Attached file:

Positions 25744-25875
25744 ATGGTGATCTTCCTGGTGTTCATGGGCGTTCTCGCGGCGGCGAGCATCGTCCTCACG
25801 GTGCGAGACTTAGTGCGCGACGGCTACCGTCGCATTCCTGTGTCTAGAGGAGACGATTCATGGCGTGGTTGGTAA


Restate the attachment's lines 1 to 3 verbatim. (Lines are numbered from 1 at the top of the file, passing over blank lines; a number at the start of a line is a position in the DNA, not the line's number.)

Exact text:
Positions 25744-25875
25744 ATGGTGATCTTCCTGGTGTTCATGGGCGTTCTCGCGGCGGCGAGCATCGTCCTCACG
25801 GTGCGAGACTTAGTGCGCGACGGCTACCGTCGCATTCCTGTGTCTAGAGGAGACGATTCATGGCGTGGTTGGTAA